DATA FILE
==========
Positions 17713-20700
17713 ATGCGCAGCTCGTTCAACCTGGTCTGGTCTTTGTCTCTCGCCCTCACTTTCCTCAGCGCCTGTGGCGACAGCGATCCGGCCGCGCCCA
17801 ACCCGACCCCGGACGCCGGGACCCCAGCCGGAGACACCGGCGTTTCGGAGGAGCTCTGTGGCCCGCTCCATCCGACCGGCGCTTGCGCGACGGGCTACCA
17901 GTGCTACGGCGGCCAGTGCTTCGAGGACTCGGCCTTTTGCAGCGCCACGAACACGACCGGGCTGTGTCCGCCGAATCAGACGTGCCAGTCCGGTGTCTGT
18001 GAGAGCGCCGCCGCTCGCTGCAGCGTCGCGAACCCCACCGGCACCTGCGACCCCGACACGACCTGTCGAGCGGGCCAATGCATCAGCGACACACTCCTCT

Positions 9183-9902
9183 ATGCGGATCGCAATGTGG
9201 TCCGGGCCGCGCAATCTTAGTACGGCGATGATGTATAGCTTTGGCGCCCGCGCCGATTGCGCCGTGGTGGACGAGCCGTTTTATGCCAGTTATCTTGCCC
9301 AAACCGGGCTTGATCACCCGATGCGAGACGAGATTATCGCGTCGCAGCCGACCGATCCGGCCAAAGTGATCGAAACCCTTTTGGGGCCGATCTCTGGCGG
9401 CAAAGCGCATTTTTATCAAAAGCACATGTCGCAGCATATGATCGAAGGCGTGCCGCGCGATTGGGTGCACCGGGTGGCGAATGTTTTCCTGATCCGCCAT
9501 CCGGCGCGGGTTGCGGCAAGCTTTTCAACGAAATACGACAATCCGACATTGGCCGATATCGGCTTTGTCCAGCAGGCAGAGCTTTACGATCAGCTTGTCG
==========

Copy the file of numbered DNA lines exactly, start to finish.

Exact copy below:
Positions 17713-20700
17713 ATGCGCAGCTCGTTCAACCTGGTCTGGTCTTTGTCTCTCGCCCTCACTTTCCTCAGCGCCTGTGGCGACAGCGATCCGGCCGCGCCCA
17801 ACCCGACCCCGGACGCCGGGACCCCAGCCGGAGACACCGGCGTTTCGGAGGAGCTCTGTGGCCCGCTCCATCCGACCGGCGCTTGCGCGACGGGCTACCA
17901 GTGCTACGGCGGCCAGTGCTTCGAGGACTCGGCCTTTTGCAGCGCCACGAACACGACCGGGCTGTGTCCGCCGAATCAGACGTGCCAGTCCGGTGTCTGT
18001 GAGAGCGCCGCCGCTCGCTGCAGCGTCGCGAACCCCACCGGCACCTGCGACCCCGACACGACCTGTCGAGCGGGCCAATGCATCAGCGACACACTCCTCT

Positions 9183-9902
9183 ATGCGGATCGCAATGTGG
9201 TCCGGGCCGCGCAATCTTAGTACGGCGATGATGTATAGCTTTGGCGCCCGCGCCGATTGCGCCGTGGTGGACGAGCCGTTTTATGCCAGTTATCTTGCCC
9301 AAACCGGGCTTGATCACCCGATGCGAGACGAGATTATCGCGTCGCAGCCGACCGATCCGGCCAAAGTGATCGAAACCCTTTTGGGGCCGATCTCTGGCGG
9401 CAAAGCGCATTTTTATCAAAAGCACATGTCGCAGCATATGATCGAAGGCGTGCCGCGCGATTGGGTGCACCGGGTGGCGAATGTTTTCCTGATCCGCCAT
9501 CCGGCGCGGGTTGCGGCAAGCTTTTCAACGAAATACGACAATCCGACATTGGCCGATATCGGCTTTGTCCAGCAGGCAGAGCTTTACGATCAGCTTGTCG